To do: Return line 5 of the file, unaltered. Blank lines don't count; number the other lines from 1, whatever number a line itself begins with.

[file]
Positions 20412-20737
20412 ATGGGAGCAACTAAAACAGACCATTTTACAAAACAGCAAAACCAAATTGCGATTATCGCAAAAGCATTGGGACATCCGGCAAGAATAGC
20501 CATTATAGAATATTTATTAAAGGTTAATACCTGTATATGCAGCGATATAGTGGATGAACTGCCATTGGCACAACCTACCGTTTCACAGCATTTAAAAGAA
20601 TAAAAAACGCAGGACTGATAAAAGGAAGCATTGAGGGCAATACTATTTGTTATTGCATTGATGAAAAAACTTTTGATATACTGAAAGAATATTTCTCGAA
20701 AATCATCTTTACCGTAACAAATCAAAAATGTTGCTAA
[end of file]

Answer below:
20701 AATCATCTTTACCGTAACAAATCAAAAATGTTGCTAA